I was chowing down on green chili curry the Friday night before Rodney MacDonald pulled the fuse to detonate the provincial election, when I spied a note on the spice packet. It announced that the curry company donates money to help save the endangered Asian elephant. “But what about the poor mainland moose?” I cried, well aware that the mighty twig eater is lumbering its way to extinction in the very part of our province that is shaped like a moosely proboscis. It seems the ungainly quadruped is losing its habitat but can’t change its habits.
That night I had a curry-induced nightmare in which Rodney MacDonald, sporting antlers and clad in a moose suit, went charging across the province heaving wads of cash out the windows of his campaign mini-bus and bellowing about how he wants to help families. Unfortunately, my nightmare soon came true. The political landscape may be changing in the brand-new century, but Rodney’s ungainly Tory election habits linger on: Sprinkle tax money all over the place, steal a few popular policies from the NDP, try to persuade voters you’re offering a progressive government with a new face and then, if you win a majority, govern in the same old way.
And that same old way has not been good for Nova Scotians—especially not for the families MacDonald claims he wants to help. That’s clear when you read a well-researched report released this month by the Canadian Centre for Policy Alternatives. The 38-page document is crammed with facts and figures about the dismal performance of Liberal and Tory governments. It shows that for much of the last decade, Nova Scotia had the lowest per-person spending on social programs and public services of all provinces. No wonder our highways, roads, bridges, sewers and water treatment plants are crumbling. Investments in these public facilities fell by nearly half between 1988 and 2003.
Provincial support for Nova Scotia colleges and universities has been cut by nearly a third since 1992. Last year, the government’s support per student was half the Canadian average and the least of all provinces. Provincial grants to universities now cover only 42 percent of total operating costs, the lowest proportion in the country. And, no surprise, tuition fees are the highest in Canada.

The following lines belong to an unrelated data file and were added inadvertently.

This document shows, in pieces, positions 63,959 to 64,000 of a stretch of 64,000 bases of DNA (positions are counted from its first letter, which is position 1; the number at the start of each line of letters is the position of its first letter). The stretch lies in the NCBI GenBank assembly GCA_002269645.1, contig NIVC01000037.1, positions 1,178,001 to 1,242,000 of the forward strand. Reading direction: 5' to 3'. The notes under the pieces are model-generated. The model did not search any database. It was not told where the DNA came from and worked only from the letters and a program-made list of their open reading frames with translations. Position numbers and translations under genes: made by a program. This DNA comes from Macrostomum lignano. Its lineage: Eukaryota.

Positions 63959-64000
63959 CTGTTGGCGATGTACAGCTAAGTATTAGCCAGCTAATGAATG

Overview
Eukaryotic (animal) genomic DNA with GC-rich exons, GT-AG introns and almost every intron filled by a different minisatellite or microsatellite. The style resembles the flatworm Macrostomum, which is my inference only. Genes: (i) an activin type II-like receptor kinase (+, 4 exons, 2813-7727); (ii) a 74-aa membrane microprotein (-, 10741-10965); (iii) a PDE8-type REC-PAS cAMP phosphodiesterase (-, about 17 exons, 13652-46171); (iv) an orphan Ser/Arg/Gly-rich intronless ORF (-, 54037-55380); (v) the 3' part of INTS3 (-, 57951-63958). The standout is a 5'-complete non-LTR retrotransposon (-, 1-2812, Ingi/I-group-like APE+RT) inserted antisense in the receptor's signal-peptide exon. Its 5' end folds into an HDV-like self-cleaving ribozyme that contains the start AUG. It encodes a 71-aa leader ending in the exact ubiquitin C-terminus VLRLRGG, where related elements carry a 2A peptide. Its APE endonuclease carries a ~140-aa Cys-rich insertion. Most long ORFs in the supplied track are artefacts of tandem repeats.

While the provincial economy has been growing since the mid-1990s, more than 10 percent of Nova Scotians continue to live in poverty. Since 1989, welfare rates have fallen an astonishing 65 percent for single recipients, 26 percent for the disabled, 43 percent for single parents with one child and 31 percent for a couple with two children. No wonder the rate of child poverty has increased steadily. Now, one in five Nova Scotia kids lives below the poverty line.
Nova Scotia has the highest rates of cancer and diabetes in Canada and one of the highest rates of asthma, yet the province has been slow to invest in primary care, preventive medicine and community-based health centres. And Nova Scotia is one of the stingiest provinces when it comes to spending on culture. While most provinces, including all of the other Atlantic provinces, made hefty increases in their cultural spending between 2001 and 2003, Nova Scotia’s per capita funding fell by five percent. And in this month’s budget, the Tories once again cut grants to artists and cultural groups.
The Canadian Centre for Policy Alternatives shows that by avoiding tax cuts and investing budget surpluses we could restore social programs, improve public services and strengthen our economy without adding to the provincial debt. But that’s not what premier Rodney’s old-style campaign is offering. Instead of talking about how he’d fix the dismal Tory record, he’s stumping the province promising tax cuts and a grab-bag of handouts. Here’s hoping that when election day comes on June 13, Nova Scotia voters will put Moose MacDonald’s Tories on the endangered species list.
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